You get paid the fixed commission rate depending on what the product category is.
So, for example, if you’re promoting PC components, you’ll earn 2.5%; if you’re promoting home improvement items, it’s 3%.
But it doesn’t only have to be an individual product details page; you can send traffic to search results pages, the home page, or any related page on Amazon’s site.
The below screenshot shows how you’d add Amazon affiliate links pointing to various locations on their site. You’ll notice this gives you the option to send your visitors to:
- Favorite destinations
- Search results
- Any page
There’s also the option of placing a product search box on your site.
But before you get excited, remember Amazon’s low commission rates. Just because you’re linking to a product page or a search page doesn’t mean you’ll earn money hand over fist.
How Long Do You Have to Earn Amazon Commissions after A Visitor Clicks Your Affiliate Link?
You have 24 hours to earn a commission from Amazon once your visitor clicks an affiliate link. However, you can get credit for any sale when an item is placed in a shopper’s cart within 24-hours and then bought from their cart within 90 days.
Sidenote: You earn a commission on everything added to their basket, not only the product link your visitor clicked.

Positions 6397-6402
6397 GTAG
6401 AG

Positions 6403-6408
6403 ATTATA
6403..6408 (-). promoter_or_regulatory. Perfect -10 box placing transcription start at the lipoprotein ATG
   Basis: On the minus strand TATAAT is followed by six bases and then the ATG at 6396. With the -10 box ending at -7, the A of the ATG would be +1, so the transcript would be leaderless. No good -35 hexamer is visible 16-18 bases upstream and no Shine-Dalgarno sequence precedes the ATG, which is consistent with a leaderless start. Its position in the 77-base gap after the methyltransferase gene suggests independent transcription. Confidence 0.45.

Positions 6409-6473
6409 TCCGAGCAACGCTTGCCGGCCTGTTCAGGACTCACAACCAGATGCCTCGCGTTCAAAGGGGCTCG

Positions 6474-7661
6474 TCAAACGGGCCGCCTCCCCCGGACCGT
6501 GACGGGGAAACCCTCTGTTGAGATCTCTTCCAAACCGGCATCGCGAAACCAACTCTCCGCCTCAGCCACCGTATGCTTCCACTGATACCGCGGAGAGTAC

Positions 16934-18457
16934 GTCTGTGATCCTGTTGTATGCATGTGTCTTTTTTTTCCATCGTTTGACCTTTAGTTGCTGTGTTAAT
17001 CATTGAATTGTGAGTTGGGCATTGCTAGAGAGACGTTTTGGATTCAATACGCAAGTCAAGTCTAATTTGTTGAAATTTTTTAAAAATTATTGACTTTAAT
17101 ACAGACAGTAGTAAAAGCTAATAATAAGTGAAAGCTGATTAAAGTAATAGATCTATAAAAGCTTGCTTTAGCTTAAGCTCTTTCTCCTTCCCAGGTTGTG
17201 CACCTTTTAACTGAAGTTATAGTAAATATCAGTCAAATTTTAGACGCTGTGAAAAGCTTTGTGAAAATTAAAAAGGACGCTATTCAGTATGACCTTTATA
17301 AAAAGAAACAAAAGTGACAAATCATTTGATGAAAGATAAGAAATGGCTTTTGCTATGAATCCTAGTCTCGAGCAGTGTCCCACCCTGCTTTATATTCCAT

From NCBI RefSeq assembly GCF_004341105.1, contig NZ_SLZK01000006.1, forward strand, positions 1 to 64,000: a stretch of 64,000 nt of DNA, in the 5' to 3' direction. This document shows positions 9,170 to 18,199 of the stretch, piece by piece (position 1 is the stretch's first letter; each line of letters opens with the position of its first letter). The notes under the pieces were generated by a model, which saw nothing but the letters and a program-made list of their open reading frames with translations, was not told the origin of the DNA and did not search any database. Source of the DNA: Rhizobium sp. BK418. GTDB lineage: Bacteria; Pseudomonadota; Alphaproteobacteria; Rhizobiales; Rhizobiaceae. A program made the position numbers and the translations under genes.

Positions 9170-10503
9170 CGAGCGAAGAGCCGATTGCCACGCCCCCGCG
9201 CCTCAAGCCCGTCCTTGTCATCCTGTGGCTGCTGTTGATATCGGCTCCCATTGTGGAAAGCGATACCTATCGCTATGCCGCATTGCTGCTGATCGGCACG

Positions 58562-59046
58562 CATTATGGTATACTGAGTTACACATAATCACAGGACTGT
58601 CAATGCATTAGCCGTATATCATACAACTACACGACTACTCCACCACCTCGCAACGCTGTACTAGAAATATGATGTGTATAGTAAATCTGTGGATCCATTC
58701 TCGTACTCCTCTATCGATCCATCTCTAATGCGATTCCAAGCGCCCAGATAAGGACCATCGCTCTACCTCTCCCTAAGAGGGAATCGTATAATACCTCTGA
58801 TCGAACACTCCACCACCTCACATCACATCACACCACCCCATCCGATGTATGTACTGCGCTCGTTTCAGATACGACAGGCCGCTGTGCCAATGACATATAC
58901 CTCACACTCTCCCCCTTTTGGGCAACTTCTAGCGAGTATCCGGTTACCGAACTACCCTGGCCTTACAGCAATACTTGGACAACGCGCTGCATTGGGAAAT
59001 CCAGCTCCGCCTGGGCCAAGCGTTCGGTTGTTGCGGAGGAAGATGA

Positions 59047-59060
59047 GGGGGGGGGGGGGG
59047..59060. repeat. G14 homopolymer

For example, if they clicked your affiliate link, added the item you were promoting to their cart, and then added three other products unrelated to your website, you’d get the commission for the entire purchase – not only your item.
This has the added benefit of scooping up other commission rates attached to whatever’s in their cart.
Let’s say your product links to a $25 toy carrying a 3% commission, but your visitor also bought $150 worth of luxury beauty items at 10%; you’d get both your regular 3% rate and the higher 10% rate for the beauty items.
So, you’d get a $15.75 commission for the entire sale:
- $25 toy at 3% = $0.75
- $150 worth of luxury beauty items at 10% = $15
Can You Use Your Affiliate Link for Personal Use to Make More Money?
You can’t earn commissions from purchases you make with your affiliate link, nor can you gain from giving it to friends and family. Amazon explains they’re an advertising program, not a discount program. Its number one goal is referring new customers and growing the business.
They also haven’t disclosed how they know that it’s your link:
According to Amazon:
Due to the proprietary nature of the way we determine if the order was personal, we can’t share the full list of criteria by which we detect these ineligible orders.
Sidenote: If you’re already an Amazon Prime member, just sign up for their Prime Rewards Visa credit card. It’ll earn you 5% back.
How Do Amazon Associates Get Paid?
Amazon pays its associates one of three ways:
- Direct deposit
- Gift card
- Physical check (carries a $15 check processing fee)
Sorry, no PayPal.